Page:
HC Deb 02 April 1833 vol 17 cc34-6
Lord Althorp

laid on the Table, by command, the Report of the Poor Law Commissioners. The noble Lord stated, that it contained only extracts from the evidence, not the whole of the evidence.

Mr. O'Connell

wished to take that opportunity of clearing up a misconception which he believed to have gone forth—namely, that he intended to make a Motion for giving Poor Laws to Ireland. This was incorrect; he might have thrown out some intimation on the subject, but he had given no decided notice. He would say, most decidedly, that from having read the extracts referred to, it would be impossible for him to acquiesce in any system of Poor Laws for Ireland: among all the misfortunes of his unhappy country, it had still the consolation of having hitherto avoided the Poor Laws.

Mr. Richards

had paid considerable attention to the subject, and had but lately arrived from Ireland, where he had also taken great pains in inquiring on this point; and since this visit he had become more convinced than ever as to the expediency and absolute necessity of this House passing some Act for providing for the indigent and half-starving poor of Ireland.

Mr. Hume

said, this was a question of the most extreme importance. He in-treated the House, before they proceeded to give Poor Laws to Ireland, first, to institute a strict inquiry into the monstrous abuses of the Poor Laws in England—abuses which were among the most destructive evils with which this country was afflicted, and which, unless some strong measures were adopted to put an end to them, would, ere long, bring ruin on the country. When they had looked into and corrected the abuses here, then he would say, give Ireland the benefit of the amended Poor Laws. But do not give Ireland the additional affliction of Poor Laws as they stood now.

Colonel Wood

was in favour of the proposed measure, as a charitable and humane provision for the miserably indigent poor of Ireland. With respect to what had fallen from the hon. member for Middlesex, it did not seem to him to bear on the case, for it was quite a different thing to introduce a new system free from the errors of the old system into a country, and to set about revising so long existent and complicated code of Poor Laws, as was acted upon in this country. He trusted that the hon. member for Knaresborough would persevere; and without waiting till the Poor Laws were cleared from all abuses in England, would give to the Irish a system of Poor Laws purged from the evils and abuses to which the hon. member for Middlesex had alluded.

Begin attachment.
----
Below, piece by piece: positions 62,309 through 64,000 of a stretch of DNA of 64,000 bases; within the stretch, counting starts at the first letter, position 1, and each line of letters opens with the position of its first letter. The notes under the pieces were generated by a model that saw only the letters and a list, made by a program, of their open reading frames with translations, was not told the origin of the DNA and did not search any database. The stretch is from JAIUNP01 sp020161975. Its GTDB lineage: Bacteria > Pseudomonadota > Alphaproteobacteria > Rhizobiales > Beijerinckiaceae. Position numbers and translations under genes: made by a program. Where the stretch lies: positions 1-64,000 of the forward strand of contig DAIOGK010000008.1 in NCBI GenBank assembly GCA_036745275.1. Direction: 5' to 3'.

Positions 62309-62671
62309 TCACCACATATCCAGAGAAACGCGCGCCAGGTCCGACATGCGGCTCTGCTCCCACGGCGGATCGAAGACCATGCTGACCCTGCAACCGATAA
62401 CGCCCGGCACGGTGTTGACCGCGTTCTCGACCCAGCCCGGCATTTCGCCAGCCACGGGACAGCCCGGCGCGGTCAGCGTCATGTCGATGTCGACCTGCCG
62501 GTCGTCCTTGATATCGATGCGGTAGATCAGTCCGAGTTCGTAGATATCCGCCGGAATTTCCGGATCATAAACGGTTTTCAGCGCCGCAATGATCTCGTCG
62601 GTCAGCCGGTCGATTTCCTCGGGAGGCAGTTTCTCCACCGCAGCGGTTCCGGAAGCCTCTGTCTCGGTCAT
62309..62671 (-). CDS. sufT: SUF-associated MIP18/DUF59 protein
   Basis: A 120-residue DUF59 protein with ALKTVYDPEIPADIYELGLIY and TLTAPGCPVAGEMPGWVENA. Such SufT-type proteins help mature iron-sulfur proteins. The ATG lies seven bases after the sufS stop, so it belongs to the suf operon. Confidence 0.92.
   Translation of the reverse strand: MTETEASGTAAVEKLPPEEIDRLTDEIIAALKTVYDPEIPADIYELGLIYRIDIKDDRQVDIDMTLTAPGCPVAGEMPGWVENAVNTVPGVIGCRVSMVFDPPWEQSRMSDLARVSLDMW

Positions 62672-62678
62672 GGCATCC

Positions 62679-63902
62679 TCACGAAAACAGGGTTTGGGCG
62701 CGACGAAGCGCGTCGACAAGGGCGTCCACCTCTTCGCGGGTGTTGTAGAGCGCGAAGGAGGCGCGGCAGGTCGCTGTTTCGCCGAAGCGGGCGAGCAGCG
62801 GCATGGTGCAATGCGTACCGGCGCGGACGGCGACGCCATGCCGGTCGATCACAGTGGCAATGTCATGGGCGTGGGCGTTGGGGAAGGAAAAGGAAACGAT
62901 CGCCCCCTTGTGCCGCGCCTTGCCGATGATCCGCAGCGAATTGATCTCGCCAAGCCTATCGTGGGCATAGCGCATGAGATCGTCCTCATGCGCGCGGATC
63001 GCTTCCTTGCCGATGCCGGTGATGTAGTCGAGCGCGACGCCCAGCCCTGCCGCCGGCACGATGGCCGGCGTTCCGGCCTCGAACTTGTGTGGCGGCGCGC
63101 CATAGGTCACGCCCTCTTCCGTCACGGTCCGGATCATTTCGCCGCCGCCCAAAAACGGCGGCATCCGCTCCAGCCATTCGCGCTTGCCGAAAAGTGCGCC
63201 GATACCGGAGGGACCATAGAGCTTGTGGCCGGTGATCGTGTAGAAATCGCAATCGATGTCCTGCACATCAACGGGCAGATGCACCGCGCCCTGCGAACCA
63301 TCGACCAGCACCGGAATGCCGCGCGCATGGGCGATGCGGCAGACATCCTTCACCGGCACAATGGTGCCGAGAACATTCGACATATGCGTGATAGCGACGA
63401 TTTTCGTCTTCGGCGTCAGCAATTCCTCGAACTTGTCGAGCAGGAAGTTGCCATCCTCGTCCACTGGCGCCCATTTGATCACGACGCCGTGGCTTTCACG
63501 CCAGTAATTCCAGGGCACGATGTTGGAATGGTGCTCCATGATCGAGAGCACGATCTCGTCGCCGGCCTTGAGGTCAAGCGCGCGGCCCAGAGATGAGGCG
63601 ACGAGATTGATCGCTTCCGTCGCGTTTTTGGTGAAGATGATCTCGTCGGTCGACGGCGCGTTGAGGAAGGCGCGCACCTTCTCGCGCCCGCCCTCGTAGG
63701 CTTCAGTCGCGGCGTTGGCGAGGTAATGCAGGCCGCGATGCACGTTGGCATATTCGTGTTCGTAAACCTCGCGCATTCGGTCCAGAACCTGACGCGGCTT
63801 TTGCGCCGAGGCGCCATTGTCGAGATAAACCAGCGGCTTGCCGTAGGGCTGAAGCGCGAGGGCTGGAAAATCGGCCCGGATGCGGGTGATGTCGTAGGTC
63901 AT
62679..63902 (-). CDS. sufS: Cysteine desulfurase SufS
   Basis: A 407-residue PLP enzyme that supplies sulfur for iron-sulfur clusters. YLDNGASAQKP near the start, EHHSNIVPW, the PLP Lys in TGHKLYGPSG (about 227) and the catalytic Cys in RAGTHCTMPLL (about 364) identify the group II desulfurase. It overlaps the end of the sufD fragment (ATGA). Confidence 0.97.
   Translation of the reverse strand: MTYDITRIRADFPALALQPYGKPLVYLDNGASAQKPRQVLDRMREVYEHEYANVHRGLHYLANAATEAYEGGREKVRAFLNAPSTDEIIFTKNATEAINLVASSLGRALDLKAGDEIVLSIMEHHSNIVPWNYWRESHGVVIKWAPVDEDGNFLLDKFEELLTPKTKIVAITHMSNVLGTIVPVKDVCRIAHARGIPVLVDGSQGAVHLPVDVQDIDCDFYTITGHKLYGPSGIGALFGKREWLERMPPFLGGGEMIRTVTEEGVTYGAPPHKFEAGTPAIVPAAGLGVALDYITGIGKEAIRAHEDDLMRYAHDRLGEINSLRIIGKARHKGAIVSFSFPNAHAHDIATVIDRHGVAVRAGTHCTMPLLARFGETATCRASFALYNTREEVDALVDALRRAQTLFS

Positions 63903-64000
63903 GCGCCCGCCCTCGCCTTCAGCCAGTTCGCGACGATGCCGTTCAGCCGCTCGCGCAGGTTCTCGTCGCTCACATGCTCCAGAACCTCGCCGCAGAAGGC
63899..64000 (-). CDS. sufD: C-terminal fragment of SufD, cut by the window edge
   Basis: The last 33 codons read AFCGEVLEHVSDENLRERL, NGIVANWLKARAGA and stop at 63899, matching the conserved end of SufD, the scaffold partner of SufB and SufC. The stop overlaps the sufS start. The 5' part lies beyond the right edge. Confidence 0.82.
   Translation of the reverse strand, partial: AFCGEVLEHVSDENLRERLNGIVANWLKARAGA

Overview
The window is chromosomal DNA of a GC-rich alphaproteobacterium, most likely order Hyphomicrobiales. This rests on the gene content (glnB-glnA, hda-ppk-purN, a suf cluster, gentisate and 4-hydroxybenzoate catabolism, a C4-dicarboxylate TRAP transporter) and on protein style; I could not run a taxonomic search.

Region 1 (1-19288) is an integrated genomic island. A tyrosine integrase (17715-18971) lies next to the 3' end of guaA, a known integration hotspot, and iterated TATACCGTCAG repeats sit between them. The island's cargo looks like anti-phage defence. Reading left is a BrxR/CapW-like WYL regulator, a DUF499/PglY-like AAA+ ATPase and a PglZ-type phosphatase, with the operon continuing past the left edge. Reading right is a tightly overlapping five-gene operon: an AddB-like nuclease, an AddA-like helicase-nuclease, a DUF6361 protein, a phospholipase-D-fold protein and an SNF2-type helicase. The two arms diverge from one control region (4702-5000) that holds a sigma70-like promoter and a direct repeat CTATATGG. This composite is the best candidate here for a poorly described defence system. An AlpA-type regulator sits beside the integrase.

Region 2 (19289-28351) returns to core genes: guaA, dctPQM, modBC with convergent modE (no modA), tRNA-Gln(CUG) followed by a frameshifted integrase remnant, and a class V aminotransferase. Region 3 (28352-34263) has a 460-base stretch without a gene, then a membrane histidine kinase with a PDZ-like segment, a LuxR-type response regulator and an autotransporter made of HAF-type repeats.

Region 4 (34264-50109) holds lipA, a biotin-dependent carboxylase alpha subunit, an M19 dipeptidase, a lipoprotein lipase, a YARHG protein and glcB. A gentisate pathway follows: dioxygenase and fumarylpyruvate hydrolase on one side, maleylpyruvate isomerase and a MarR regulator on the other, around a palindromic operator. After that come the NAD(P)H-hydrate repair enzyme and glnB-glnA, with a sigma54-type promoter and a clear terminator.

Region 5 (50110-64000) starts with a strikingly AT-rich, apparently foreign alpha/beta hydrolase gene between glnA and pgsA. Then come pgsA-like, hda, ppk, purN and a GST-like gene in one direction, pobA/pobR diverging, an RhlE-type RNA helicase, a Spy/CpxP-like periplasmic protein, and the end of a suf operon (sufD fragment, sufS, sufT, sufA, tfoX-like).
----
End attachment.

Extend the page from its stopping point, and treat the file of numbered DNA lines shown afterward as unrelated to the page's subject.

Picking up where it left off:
Mr. Pease

said, he hoped the hon. member for Knaresborough, when he brought forward this Motion, would be fully prepared to submit to the House some definite plan. There had been a great deal said on this subject, but hitherto he must confess he had not heard any practicable suggestion. Our system of Poor Laws, it was very universally asserted, would not be applicable to Ireland. No other practicable suggestion, however, had been offered; but he trusted that as the hon. member for Knaresborough intended bringing the matter before the House, he would, at the same time, come provided with some practicable plan.

Mr. Henry Grattan

said, that whoever had witnessed the frightful state of misery and disease in Ireland, must, if he were possessed of any feelings of humanity, advocate the introduction of Poor Laws into that country. In the great streets in Dublin, the number and condition of the poor was frightful; so urgent was their distress, that they were not content with merely asking casual charity, but they might be seen knocking with double or treble knocks at the great people's houses, and when the door, is opened thrusting themselves in, and demanding sustenance for themselves and their starving children. Some hon. Gentlemen and the absentees did not like Poor Laws; they were alarmed lest they should not get off without paying any longer. As an instance of the difference between what those who lived where there were Poor Laws had to pay, and those who lived where there were not Poor Laws, he would state, that for a few acres he had in Surrey, he paid as much in support of the poor, as the Lord Lieutenant of Wicklow did with all his large property. Since there was a union of the countries, let there be also a union of advantages. Before the introduction of Poor-rates here, England was not in a much better state than Ireland is in now.

Sir Robert Peel

said, that before the House came to a determination of introducing Poor-laws into Ireland, they ought to be fully satisfied that they were beneficial. He thought it very probable that the introduction of Poor-laws there would only serve to dry up the present fruitful sources of charity. He would not have Government do anything till the Report of the Commissioners had been carefully examined; then he would have them appoint a Commission composed of men the most suitable that could be found, for the purpose of inquiring into the exact state of the poor of Ireland, and to see how far in their judgment Poor-laws were applicable.